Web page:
At Mumbai’s dance bars, one ban was the start of many journeys
About 50,000 women in the city were left without a job when the state government in 2005 enforced a ban to stop them from dancing in bars.
The profession had helped the girls, most of whom were from traditional ‘performing’ castes such as Gandharva and Bedia, earn thousands of rupees every day and survive in the city with their families.
Nearly half the girls slipped into prostitution after the ban, said Varsha Kale, president of the Bhartiya Bar Girls’ Union.
“While the dancers were affected directly, the 21,000 waitresses and 4,000 singers also suffered as they lost their jobs to the dancers. In fact, most of the suicides after the ban were by waitresses who were replaced by dancers,” she added.
While prostitution became an option for many of the women, some went overseas on dance contracts to places such as Singapore and the Gulf countries.
“Most of these girls had no other option but to get into prostitution, if not on a full-time basis, at least once in a while, to support their families,” said Prabha Desai, director of Sanmitra Trust, which has been providing vocational training and education to bar girls.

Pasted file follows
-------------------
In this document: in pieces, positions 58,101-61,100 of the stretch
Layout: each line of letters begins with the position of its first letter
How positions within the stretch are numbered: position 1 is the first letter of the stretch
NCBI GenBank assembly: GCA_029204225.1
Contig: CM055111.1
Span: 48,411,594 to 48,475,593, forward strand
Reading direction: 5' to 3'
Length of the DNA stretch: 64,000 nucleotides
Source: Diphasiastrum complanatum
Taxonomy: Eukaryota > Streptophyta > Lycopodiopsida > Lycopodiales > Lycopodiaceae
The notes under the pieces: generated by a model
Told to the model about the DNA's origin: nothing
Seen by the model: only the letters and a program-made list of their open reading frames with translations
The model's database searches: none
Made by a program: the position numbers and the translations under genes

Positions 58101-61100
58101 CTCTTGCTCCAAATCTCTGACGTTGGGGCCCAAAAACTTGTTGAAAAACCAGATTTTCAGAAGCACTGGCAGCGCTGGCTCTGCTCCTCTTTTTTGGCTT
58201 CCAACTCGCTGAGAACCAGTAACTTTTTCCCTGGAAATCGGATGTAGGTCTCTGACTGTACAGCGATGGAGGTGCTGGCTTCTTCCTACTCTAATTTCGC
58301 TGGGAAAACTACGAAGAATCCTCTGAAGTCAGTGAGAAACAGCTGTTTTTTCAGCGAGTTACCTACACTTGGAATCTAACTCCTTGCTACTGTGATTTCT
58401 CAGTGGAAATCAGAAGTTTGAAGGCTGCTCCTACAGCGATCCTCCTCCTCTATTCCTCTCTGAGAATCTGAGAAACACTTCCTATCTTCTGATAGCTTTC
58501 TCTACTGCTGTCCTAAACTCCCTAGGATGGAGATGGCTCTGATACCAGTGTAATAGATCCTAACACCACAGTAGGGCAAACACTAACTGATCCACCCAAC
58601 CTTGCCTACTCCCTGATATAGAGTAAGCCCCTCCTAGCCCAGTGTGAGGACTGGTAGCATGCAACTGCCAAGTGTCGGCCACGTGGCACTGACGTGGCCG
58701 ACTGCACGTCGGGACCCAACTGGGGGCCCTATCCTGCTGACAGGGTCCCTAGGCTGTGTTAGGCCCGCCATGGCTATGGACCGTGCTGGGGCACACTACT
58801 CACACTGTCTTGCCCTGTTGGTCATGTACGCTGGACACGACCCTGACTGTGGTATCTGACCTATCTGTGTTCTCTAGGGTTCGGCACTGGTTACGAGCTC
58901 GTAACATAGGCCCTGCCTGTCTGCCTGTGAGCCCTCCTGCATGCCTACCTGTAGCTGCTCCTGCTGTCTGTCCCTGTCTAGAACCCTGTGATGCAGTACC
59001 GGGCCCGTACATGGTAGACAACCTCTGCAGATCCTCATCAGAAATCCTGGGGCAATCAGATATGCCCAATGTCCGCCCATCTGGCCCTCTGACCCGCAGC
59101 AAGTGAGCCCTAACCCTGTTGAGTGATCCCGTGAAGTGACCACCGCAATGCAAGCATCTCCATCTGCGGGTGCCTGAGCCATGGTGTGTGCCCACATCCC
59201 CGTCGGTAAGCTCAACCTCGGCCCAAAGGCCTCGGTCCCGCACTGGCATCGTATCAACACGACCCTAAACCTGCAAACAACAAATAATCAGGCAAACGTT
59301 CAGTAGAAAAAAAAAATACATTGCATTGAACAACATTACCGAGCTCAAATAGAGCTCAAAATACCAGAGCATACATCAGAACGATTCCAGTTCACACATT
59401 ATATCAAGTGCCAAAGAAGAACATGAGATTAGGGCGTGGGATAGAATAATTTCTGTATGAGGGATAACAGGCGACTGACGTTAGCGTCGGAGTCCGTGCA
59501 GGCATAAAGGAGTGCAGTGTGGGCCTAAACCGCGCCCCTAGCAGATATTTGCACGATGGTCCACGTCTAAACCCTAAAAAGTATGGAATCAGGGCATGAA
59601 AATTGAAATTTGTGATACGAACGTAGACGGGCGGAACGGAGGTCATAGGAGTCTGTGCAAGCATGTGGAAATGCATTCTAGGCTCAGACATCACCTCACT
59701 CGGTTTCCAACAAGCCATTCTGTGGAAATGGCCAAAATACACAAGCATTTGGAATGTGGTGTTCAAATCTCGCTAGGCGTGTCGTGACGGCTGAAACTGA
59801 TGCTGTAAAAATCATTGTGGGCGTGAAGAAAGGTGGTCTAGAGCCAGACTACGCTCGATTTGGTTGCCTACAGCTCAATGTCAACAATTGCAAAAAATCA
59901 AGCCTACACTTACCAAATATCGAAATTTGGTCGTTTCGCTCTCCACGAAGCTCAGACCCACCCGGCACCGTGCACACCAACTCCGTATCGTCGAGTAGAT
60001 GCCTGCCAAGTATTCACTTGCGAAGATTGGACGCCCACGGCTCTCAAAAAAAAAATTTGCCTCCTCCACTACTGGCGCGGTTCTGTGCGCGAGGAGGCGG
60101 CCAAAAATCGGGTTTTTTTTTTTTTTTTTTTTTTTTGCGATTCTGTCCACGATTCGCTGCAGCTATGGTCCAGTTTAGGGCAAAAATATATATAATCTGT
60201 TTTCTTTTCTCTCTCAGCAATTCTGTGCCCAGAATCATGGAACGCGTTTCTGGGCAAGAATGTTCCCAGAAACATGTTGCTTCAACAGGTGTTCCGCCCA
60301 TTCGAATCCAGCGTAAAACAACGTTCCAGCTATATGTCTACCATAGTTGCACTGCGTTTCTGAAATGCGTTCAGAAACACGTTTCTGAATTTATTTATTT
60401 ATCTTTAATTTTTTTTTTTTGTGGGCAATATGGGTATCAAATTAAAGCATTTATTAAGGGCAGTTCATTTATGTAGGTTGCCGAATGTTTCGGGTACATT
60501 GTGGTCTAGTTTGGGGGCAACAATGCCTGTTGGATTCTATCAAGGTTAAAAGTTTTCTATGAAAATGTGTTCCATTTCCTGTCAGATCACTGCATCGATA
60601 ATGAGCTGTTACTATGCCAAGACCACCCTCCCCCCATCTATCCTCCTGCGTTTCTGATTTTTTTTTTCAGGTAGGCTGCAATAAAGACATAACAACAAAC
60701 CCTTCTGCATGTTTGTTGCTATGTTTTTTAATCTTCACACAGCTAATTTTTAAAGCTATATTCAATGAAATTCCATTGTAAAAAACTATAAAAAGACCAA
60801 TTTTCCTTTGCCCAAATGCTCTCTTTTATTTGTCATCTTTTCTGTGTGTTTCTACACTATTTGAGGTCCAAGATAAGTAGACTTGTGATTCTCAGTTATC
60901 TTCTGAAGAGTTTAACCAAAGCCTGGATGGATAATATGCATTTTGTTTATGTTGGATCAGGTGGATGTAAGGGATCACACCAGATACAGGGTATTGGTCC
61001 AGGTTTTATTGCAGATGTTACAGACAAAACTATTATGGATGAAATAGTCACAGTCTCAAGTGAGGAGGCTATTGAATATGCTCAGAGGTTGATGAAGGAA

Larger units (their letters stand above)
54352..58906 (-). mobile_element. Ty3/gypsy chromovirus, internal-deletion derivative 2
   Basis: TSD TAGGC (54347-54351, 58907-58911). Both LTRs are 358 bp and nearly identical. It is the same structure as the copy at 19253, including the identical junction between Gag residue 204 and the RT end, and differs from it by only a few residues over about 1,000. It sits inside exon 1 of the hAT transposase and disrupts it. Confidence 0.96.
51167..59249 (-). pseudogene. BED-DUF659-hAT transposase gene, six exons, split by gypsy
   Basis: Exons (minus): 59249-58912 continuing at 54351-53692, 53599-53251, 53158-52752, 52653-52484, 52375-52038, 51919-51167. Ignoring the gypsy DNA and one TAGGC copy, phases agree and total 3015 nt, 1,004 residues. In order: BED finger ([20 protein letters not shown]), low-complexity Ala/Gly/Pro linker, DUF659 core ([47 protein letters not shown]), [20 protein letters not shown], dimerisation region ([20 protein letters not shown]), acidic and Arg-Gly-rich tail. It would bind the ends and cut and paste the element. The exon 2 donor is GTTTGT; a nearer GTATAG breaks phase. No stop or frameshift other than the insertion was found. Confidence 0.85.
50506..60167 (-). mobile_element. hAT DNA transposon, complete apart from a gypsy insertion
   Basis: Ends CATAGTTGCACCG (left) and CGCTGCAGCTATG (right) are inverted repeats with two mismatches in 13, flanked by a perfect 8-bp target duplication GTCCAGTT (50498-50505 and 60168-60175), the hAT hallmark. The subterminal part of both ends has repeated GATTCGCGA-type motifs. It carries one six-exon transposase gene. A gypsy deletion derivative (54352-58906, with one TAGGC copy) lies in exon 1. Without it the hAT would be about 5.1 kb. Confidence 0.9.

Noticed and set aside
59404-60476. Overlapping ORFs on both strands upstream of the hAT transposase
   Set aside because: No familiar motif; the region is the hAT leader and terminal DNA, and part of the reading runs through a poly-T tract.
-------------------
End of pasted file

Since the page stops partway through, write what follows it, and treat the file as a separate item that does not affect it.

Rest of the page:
In 2011, the trust joined hands with the Yashwantrao Chavan Open University to offer sex workers and bar girls a chance to complete their education.
More than 50 of them have cleared their board exams through the centre over the past two years.
While many of the bar dancers stayed in the industry, shifting to jobs such as singing or waiting on customers, some were able to leave that world behind and have taken up other jobs in the beauty industry, housekeeping, or sales.
“Many girls from higher income groups moved to the beauty industry, and some even started their own shops and salons. Those from the middleincome group mostly went into the garment sector for tailoring and running shops, while girls from the lowest income groups took up house-keeping,” said Kale. “However, most do not earn as much as they did in the bars.”